Every action is impacted by the roll of a dice. Whether it’s how many tiles on the hexagonal grid of the overworld can be crossed or how much damage a player will mete out during battle, For the King requires players to roll in order to determine how everything will play out during a given turn. Overall, this game of chance works well in serving to keep the battle sequences feeling fresh. Even against fairly benign enemies there’s the possibility that a spell might go wrong, or a hit could land weaker than the player had hoped, which all proves to up the danger and keep progression from feeling automatic and bland.

If that sounds like the player doesn’t have much instrumentality during fights, in reality that couldn’t be further from the truth. For starters, character classes bring with them their own unique stats that heavily impact how certain attacks will be executed. The higher a character’s strength, for instance, and the higher the percentage will be for him to land a crushing blow with his mallet. Indeed, the weapons themselves also have stats and help contribute to what types of attacks can be launched. Finding the right mix of weapons, character classes, and stats is a hugely engaging and entertaining process.

Further balancing out some of the gamble that battling represents is the presence of Focus. Focus is essentially a means of bolstering the chance of making a successful roll during gameplay. For example, if firing off a piercing shot from an arrow requires three rolls to reach maximum power, Focus can be used to reduce that number down to two rolls, one, or even none. As a battle system, the bulk of it is really well balanced and fun, but I did find it sometimes frustrating to have to depend on these rolls when taking on a low-level baddie on the world map. Battles that should have ended in an instant would sadly drag for a turn or two longer than necessary. That stated, it rarely ever interfered with my enjoyment of the game— the luck of the draw was predominantly a welcome presence.

Enjoying For the King is especially easy to do if played with another person. Co-op is heavily emphasized here and, while it can be played solo (which is still fun), the experience just seems to grow exponentially with even a single companion in tow. Each player can create and customize a character, exchange gear, share money, and much more as they make their way around Fahrul. Playing as a team invites even more strategy into a game already spoiled with it, but it never felt overwhelming. Instead, I got a strong sense of achievement from working with my friend to fight off Chaos and free the land. The co-op even works online, and in my time playing, everything was synched almost exactly between my connection and my friend’s.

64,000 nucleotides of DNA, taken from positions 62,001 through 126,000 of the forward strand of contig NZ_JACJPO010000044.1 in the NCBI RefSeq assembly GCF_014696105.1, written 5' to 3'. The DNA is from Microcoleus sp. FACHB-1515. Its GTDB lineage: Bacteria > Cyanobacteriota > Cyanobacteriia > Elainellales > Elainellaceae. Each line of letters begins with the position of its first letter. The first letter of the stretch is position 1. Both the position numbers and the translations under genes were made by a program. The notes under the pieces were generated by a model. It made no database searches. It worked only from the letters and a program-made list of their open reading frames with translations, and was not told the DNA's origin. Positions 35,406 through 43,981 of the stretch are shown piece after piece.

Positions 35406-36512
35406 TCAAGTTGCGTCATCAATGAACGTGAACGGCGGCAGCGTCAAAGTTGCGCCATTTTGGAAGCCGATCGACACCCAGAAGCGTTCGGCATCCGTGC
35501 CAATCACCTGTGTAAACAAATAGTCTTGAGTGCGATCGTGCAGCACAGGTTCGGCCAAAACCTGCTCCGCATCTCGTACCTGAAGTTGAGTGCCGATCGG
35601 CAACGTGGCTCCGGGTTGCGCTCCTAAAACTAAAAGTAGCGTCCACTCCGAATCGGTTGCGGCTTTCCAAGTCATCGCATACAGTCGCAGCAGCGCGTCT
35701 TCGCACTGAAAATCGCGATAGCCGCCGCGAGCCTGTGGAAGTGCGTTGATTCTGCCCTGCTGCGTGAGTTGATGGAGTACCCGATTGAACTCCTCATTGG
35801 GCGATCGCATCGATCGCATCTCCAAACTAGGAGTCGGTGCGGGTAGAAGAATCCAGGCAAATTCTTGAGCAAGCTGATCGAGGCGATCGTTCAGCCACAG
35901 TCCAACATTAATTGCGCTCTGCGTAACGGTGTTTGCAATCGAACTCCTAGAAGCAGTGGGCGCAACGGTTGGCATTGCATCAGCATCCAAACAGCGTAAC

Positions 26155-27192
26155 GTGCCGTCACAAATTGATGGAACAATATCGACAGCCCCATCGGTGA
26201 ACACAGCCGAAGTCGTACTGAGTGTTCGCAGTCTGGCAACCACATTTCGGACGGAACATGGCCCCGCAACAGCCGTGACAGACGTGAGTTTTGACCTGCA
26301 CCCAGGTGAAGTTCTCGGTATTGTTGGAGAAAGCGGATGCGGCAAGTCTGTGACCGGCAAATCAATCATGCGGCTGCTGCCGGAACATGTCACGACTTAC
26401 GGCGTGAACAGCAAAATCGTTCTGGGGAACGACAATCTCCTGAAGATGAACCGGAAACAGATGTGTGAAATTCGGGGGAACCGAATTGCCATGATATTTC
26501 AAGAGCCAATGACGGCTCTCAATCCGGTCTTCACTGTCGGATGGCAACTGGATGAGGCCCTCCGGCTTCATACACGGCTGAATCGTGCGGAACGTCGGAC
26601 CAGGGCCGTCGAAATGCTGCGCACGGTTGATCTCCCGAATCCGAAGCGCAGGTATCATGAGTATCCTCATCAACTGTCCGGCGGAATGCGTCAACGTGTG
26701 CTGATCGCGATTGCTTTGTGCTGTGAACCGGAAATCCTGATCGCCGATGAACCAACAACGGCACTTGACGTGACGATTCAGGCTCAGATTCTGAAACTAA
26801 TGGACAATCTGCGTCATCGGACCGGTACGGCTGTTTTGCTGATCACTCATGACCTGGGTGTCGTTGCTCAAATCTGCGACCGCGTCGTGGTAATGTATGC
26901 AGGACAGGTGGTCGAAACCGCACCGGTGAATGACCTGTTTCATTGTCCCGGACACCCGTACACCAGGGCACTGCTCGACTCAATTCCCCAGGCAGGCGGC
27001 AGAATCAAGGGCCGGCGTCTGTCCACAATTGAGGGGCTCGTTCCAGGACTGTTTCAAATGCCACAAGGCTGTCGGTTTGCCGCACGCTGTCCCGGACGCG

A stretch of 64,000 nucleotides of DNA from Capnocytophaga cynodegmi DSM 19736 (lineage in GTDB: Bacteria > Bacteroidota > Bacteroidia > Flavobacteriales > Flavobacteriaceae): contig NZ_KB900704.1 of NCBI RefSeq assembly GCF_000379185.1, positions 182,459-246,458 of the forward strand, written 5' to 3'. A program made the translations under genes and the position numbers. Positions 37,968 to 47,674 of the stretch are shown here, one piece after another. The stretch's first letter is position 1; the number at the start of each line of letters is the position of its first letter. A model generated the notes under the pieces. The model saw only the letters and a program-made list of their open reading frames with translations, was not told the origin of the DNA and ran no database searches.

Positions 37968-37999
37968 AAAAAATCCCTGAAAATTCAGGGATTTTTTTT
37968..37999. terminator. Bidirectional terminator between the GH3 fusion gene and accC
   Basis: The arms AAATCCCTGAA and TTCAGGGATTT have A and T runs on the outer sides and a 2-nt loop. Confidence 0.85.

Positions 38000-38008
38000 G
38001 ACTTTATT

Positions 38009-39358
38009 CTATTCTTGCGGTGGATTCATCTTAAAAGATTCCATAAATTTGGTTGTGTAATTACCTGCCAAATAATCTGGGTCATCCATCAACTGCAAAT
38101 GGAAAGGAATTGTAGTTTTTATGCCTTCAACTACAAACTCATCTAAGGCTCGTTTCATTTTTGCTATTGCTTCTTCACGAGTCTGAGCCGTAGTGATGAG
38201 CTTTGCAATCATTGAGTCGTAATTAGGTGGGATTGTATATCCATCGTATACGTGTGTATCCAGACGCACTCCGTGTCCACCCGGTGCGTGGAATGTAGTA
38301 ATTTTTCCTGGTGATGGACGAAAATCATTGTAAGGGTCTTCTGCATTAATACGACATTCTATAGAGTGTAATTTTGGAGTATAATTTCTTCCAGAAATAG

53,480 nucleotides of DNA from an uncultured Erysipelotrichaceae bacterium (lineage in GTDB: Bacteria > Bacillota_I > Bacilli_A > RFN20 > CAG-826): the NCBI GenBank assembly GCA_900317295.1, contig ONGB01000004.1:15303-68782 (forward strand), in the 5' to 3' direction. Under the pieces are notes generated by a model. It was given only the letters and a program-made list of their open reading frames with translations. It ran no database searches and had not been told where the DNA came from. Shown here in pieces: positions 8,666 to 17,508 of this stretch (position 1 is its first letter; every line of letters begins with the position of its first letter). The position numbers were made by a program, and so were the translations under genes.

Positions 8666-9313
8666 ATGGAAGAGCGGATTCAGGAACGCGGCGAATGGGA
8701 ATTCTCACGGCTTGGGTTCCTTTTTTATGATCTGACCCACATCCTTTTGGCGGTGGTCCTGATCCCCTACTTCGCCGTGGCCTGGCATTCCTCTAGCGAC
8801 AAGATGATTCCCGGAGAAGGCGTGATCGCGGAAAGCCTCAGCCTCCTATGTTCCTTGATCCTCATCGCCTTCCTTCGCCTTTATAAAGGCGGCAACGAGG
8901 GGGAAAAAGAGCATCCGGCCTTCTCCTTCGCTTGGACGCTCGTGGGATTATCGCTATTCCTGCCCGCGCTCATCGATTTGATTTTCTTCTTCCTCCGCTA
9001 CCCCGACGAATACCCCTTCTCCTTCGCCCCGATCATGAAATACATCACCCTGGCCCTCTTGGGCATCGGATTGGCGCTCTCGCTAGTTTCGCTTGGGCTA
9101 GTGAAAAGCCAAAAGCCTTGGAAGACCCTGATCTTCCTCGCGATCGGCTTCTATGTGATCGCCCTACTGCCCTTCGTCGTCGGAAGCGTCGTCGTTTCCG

The randomization in For the King is enough to make the replay value quite high, but whether bought physically or through the eShop, the game also comes with all previously released expansions. For the King has been out on Steam for a couple of years now, so that’s a lot of extra content to bite into. For the King might lean slightly too much on overused fantasy tropes, but it still manages to squeeze something new and creative out of them. I’m obsessed with how cool the visual design is in For the King, I love taking on its challenges with a friend, and I sincerely hope that there’s more to come from IronOak Games. This is a delightful first outing.

Leave a Reply

You must be logged in to post a comment.

Log In 0 points Log in or register to grow your Ninja Score while interacting with our site.
Nintendojo's RSS Feeds

All Updates Podcast
News Comments
Like and follow usFacebookTwitter Friend Code Exchange + Game with Us Join the Team!